Prose convinces the reader that the writer can handle the English language. He can be trusted. That sense of trust helps the reader suspend disbelief and enter into the world of the story. If this guy can write prose this smooth, goes the articulated-or-not reasoning, it's worth seeingwhether he can also tell a good story, or raise interesting questions, or make me think and feel something beyond my usual experiences. I'll read on.
Back matter, too, varies from book to book. Webster's Seventh New Collegiate Dictionary, for instance, discusses punctuation in its back matter and includes lists of famous persons, of important places, and of colleges in the United States and Canada. The American Heritage Dictionary of the English Language does not cover punctuation but includes people and places in the general word list. 1. The American Heritage Dictionary of the English Language (Houghton Mifflin Company) The Random House College Dictionary, Revised Edition (Random House) Webster's New World Dictionary, Second College Edition (Simon and Schuster) Webster's Ninth New Collegiate Dictionary (G. & C. Merriam Company) Webster's II New Riverside University Dictionary (Houghton Mifflin Company). The second example comes from The American Heritage Dictionary of the English Language (see pages 340-345).
In many ways, scientific English in your chosen field of study could be considered to be a dialect of the English language (Montgomery, 2003), and learning to write this dialect proceeds much like learning to speak a foreign language. Although one can attempt to memorize words and rules, the fastest learning occurs by imitation and observation. Success comes from studying examples of proper use and trying to emulate them. At the same time, recognize that cultures differ in their attitudes toward material taken directly from other people's writing. As Day and Gastel (2006) bluntly put it, In English-language scientific papers for international journals, authors are required to use their own wording for the vast majority of what they say and to clearly designate any wording taken from elsewhere.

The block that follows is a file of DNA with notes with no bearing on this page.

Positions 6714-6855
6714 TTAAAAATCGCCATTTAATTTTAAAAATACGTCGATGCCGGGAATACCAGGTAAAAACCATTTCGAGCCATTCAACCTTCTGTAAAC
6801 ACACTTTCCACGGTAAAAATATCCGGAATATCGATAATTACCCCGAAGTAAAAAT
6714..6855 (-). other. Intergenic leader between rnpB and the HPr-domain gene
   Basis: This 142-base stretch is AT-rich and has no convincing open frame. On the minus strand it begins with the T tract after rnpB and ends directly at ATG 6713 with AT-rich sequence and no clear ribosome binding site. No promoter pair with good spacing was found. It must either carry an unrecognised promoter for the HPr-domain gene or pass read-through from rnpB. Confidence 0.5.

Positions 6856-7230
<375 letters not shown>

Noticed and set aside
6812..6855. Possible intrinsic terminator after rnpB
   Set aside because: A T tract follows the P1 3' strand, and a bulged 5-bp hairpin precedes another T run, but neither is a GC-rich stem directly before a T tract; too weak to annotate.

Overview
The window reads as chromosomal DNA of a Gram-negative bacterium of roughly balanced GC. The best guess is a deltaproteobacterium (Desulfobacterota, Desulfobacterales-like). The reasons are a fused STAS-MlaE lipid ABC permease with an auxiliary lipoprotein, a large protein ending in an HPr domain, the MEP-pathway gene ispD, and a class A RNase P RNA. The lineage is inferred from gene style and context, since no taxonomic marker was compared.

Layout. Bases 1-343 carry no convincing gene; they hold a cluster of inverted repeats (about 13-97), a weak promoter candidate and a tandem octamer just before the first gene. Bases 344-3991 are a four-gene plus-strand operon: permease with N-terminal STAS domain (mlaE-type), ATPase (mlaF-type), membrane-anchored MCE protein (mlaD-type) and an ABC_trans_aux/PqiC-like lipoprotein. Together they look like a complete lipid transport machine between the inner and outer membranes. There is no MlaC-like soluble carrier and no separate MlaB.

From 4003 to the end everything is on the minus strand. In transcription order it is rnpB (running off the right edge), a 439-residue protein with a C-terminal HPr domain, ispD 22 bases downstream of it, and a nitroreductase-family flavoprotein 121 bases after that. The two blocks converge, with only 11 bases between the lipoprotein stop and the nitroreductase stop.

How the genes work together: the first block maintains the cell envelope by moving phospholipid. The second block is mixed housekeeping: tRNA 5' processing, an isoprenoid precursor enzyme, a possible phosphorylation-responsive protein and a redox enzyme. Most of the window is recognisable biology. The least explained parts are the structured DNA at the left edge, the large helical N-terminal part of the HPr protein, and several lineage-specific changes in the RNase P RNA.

Rarely, a new scientific discovery truly justifies adding a new word to the language if this happens, define the word carefully at its first mention in the document. Usually a little thought and dictionary work will produce an equivalent word that already exists in the English language. The work of translating a scientific paper is difficult enough without putting these additional stumbling blocks in the path of the foreign reader.
Eliza both Borriman, Diroctor English Language Institute Central Michigan University Mt. Pleasant Ml 48859 U.S.A. Lisa A. Rumisek thanks Lisa von Relcbbauer, instructor in the English language Institute at Central Michigan University and the students in the Intensive English program who kindly helped pilot many of the exercises in the book and provided helpful comments and suggestions. Special thanks to Lewis Lansford and David Williamson.